I failed to realize that the balance was worse the first night I tried taking it to work. I overcompensated a turn coming out of the driveway and almost fell on my side. Made it to the long downward hill going three miles per hour, legs on the sides to keep what little fucking control I had, and after another electrical malfunction I panicked and flipped her on the left side in the middle of the fucking road to keep from crashing her down an embankment.
Right on my ankle. Limped the bike home. It was ten thirty at night. I’d be due in by eleven. I called and told them what happened and walked an hour there in seventy degree weather with a hundred percent humidity because there was no way I would have time for a cab on a fucking Friday.
I was defeated. Got the electric fixed, tried a few more times, more trouble with balance. There is no point in trying to ride a bike that cost me six hundred dollars and was supposed to just be a means to an end. It sits in my backyard, now, barely eight miles to its name.
It’s also for sale. If you’re interested
3. Why No License
Little known fact:
The only decorations of my own I have in my room are a Bellator MMA poster that sat crumpled under my bed for eighteen months before I finally got the nerve to hang the thing up and a collection of self-written vanity cards that sit above the loveseat I call my writing desk, the scribbles on it composed of random inspirational shit to put my head back on my shoulders when my existence of endless failure catches up to me.
One of my favorites has been relevant all my life.
“Eventually: A word that needs to be struck from the English language.
I have put trying to get my license off since I left home. Some part of me is terrified of driving, of the responsibility required, even if I’m actually OK for someone who’s barely driven ten times in his life. I’m terrified that I’ll get in a car and immediately crash and kill somebody. It’s a stupid fear. It holds me back.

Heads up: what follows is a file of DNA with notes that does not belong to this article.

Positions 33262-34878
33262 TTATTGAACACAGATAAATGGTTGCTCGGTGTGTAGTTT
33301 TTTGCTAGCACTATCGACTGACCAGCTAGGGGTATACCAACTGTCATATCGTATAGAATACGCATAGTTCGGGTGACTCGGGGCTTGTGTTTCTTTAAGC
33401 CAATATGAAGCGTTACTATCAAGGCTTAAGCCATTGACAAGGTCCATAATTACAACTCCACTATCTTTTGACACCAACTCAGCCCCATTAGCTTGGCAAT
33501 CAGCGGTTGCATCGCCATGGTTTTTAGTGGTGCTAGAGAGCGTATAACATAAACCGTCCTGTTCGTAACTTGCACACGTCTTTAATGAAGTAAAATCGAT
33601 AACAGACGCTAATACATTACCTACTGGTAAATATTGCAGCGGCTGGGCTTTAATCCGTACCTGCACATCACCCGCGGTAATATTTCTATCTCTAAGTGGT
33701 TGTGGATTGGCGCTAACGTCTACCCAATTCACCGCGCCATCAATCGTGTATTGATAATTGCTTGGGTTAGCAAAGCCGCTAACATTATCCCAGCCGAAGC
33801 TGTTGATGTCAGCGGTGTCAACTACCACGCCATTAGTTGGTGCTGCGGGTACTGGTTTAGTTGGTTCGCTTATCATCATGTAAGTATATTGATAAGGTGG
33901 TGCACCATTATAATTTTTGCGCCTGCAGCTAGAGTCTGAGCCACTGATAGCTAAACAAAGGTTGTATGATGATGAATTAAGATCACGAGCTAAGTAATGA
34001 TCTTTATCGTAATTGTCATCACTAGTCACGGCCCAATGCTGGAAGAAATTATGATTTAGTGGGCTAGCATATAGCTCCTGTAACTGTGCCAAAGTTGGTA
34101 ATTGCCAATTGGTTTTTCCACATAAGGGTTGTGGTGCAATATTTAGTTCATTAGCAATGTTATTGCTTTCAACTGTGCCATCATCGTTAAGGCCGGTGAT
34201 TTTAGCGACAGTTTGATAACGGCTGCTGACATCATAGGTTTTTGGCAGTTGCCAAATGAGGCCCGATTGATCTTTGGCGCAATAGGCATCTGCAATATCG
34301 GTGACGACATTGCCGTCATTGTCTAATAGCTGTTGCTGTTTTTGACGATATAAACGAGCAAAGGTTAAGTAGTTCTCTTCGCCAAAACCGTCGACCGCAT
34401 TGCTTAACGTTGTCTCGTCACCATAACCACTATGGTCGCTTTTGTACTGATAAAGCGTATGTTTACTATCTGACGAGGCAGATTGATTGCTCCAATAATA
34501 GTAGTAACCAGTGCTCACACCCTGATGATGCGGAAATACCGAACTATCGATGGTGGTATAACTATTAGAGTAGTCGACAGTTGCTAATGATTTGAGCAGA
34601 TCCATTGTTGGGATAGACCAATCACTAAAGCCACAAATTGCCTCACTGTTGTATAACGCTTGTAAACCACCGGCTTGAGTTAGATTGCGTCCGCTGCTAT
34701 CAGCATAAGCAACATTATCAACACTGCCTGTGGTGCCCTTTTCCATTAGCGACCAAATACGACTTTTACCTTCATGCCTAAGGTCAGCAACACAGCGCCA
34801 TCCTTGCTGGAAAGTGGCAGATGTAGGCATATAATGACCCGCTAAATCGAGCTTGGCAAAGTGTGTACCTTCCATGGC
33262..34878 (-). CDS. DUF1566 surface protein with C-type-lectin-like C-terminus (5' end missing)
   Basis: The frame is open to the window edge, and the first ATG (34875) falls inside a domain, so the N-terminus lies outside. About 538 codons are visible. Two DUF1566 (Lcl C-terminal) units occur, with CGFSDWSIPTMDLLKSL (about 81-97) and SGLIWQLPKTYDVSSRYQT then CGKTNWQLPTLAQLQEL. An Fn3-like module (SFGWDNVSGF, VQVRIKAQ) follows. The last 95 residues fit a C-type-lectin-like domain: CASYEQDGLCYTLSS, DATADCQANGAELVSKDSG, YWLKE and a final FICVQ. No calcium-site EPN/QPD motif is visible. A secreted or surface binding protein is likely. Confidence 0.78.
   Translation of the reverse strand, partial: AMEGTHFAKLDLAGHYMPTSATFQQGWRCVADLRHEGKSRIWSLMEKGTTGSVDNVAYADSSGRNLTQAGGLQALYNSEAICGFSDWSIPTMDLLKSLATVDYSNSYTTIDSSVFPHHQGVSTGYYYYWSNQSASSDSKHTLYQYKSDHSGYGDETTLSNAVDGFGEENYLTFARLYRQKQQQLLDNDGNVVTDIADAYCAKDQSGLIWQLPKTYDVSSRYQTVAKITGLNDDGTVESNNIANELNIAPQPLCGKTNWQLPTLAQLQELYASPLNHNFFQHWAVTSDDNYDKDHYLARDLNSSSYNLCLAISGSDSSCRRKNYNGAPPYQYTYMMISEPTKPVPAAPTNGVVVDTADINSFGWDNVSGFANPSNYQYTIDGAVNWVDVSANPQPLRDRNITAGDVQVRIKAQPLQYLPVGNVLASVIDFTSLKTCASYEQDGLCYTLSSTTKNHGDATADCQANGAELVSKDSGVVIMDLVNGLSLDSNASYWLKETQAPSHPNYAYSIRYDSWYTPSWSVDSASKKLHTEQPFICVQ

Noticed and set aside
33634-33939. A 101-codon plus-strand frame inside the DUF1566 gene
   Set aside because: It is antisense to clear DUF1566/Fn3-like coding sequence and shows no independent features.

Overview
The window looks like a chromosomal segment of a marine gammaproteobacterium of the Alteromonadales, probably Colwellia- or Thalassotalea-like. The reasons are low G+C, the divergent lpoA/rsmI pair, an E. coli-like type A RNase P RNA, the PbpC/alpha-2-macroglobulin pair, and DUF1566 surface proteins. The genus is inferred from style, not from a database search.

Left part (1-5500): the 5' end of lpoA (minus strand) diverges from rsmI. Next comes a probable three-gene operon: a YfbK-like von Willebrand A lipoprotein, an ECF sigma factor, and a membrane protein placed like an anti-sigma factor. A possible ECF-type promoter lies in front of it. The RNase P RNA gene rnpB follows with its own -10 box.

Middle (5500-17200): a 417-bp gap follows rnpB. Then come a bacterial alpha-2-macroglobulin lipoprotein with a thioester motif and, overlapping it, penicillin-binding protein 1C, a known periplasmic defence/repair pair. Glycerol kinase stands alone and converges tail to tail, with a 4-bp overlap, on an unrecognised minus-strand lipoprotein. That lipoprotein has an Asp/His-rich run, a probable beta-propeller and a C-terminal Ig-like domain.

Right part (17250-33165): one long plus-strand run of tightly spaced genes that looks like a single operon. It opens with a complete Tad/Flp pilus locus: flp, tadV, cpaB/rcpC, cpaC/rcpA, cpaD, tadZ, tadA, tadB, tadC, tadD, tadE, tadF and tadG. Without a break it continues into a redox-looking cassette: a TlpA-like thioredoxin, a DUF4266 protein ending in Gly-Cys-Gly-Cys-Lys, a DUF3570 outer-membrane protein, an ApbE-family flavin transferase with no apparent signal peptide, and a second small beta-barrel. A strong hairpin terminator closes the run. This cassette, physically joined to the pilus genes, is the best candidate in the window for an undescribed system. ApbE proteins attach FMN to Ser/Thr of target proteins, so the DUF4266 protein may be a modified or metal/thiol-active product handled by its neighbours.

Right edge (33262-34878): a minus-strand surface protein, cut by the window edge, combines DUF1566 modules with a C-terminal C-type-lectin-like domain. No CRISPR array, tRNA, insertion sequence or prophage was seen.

I love to drive. And I finally can’t wait to do it. After two years of putting it in the background I am ready. Two years of the only stability my life has ever really known. Something I am young and stupid and let get in my head.
Eventually, I’d tell myself. You’ll get it done eventually.
My permit I got when I was nineteen. Driver’s Ed I didn’t start until the end of the summer after at a place just down the road from me that had a weird system where they split the required hours into two halves. The first was done then. The second I was supposed to do this spring (Spring of 2016, for all you future people). The job and the commute home left no room for it. I vastly underestimated what the job would take out of me. How am I supposed to go to a 3 p.m. class when I don’t get home from a fucking overnight until nine thirty and am lucky to be in bed by noon five nights a week? They wouldn’t let me adjust the lessons around my ever-changing schedule. The erratic days off, the on-call hours I’ll never be paid for.
I was young and stupid and didn’t expect it from a newly opened hotel. I should have it by now and it pisses me off beyond no end. I should’ve asked about how clusterfucked the hours were and listened to advice screaming that I needed to prepare myself for it.
I could have it all done by now and never have to type this if it wasn’t for a summer that blinked away while I dragged through it. And that’s the regret that hurts the most.
The permit expires next week. I get it renewed the week after. I wasted two years and will grit my teeth about it for the rest of my life. I never want to taste this defeat again.
At long last I am ready to finish getting my shit together.